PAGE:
It has to fill the same function, but that's not itself copyrightable. That's why I kept talking about intention playing a practical role, and being in good faith. This situation is interesting since it's not the usual bad faith case of wanting to copy, but there's a good faith reason. You actually intend and want the things to look different, and your basic question is the good faith one of how different do we need to be while still filling the function (instead of how close can we get, which is the bad faith angle). We love id for making the engine and releasing the sourcecode, and we want to respect their property. If someone raises any question, you want to be able to say we worked to respect the copyright and make these assets visually different, and that has always been our intention, and it's documented, e.g., in this thread, in every thread the topic comes up.

Practically speaking, you raise great questions, and some of the tougher cases. We should think about some kind of standard & process (before "publishing", we can still collect stuff in the meantime). That's a good idea. I don't want to jump the gun on anything, so we can sit on it and think for a bit.

Offhand, I don't think it's a matter of what some committee says, since nobody else has to care what they think. Ultimately it's what id people & an arbitrator or judge (not that it would ever go to arbitration or court, but their hypothetical perspective informs the standard) would say looking at the two, which amounts to a detached perspective of a reasonable person on the street. When you look at the two, is your gut reaction "Come on, it's the same thing." or "These are different; just look at them."? Also if the "same thing" is some public domain source, like photosource textures, then that's on safer ground.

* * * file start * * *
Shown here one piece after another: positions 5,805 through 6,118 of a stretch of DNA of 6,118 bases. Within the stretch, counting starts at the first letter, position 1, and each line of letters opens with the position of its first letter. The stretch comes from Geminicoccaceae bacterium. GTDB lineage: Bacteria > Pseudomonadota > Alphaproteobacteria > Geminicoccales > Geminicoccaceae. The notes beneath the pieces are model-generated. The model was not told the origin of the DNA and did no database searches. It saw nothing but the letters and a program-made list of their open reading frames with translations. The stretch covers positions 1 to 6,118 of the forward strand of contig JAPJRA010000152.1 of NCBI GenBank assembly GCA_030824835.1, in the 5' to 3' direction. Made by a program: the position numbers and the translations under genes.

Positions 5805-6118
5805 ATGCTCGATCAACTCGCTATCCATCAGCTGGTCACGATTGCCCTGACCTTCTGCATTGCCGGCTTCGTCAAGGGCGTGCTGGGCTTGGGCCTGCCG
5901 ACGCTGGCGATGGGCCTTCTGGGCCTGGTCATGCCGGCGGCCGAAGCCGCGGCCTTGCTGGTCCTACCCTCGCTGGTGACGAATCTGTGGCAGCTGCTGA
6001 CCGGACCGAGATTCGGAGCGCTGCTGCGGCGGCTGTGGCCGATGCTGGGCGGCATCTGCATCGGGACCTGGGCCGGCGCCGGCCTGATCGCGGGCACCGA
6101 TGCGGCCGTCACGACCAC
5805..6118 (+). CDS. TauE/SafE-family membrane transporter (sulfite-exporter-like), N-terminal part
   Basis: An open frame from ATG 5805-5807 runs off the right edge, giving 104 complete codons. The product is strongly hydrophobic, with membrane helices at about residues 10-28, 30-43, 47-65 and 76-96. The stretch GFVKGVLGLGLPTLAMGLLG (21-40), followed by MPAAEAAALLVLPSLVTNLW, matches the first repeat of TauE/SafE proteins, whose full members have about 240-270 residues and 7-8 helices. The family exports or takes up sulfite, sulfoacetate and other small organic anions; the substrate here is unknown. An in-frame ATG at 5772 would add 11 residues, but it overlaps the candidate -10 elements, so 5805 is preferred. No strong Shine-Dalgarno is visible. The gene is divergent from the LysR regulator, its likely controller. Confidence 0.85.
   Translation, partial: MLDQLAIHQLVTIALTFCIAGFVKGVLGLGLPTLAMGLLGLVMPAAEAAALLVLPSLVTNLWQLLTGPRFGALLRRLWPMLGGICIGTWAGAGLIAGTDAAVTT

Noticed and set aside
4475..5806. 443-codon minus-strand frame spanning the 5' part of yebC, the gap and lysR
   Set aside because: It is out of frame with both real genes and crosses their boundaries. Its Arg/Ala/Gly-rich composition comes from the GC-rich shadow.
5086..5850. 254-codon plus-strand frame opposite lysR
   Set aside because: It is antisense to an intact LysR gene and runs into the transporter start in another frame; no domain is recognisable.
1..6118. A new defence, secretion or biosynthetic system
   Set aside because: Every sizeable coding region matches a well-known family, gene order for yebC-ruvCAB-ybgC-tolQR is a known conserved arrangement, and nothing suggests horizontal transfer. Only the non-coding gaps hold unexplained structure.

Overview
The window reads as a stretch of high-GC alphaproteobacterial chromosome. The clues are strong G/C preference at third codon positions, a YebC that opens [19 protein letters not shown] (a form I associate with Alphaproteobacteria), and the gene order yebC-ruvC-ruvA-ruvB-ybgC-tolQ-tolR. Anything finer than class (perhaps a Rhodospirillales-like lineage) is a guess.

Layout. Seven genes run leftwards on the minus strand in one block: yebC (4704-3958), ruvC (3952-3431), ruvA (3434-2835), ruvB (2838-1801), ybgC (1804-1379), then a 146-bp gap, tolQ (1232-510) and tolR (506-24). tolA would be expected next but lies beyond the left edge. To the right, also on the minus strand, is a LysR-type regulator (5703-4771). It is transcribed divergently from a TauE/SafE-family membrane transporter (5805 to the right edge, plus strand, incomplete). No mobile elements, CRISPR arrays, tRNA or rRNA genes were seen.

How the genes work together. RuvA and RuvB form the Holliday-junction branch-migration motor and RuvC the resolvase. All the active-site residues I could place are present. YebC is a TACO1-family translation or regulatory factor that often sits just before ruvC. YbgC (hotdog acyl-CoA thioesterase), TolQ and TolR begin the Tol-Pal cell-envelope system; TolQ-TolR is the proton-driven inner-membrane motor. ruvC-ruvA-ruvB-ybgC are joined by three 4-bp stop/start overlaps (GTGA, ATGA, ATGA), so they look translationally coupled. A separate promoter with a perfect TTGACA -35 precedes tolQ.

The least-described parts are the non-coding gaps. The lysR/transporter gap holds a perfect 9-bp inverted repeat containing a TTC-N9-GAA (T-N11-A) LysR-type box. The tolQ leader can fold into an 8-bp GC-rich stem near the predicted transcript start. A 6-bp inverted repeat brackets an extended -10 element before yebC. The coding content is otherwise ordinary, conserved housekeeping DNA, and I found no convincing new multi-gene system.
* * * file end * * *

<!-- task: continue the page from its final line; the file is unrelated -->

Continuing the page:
What we might do is line up some case studies to see how this practically works. Make and collect some in-house replacements, then line them up with the originals and let's have a discussion about it when we have a better idea of everything involved and how it's turning out (e.g., how the replacements work in FMs, and how much latitude we have to make stuff different, etc.). That's what we can do for now, that and just read up on case studies; what has id done before; how does the standard work for games... (Also if there's a movement like over at d3w to make their own replacements, we can watch how things fare for them.)
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#21 Springheel

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Posted 11 December 2011 - 01:55 PM

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What matters is the "published" form, so that'd be (should be) the form as it appears in game, and the general overall "visual look and feel" matters, not something you could only notice clinically through a microscope (like 7zip & Photoshop)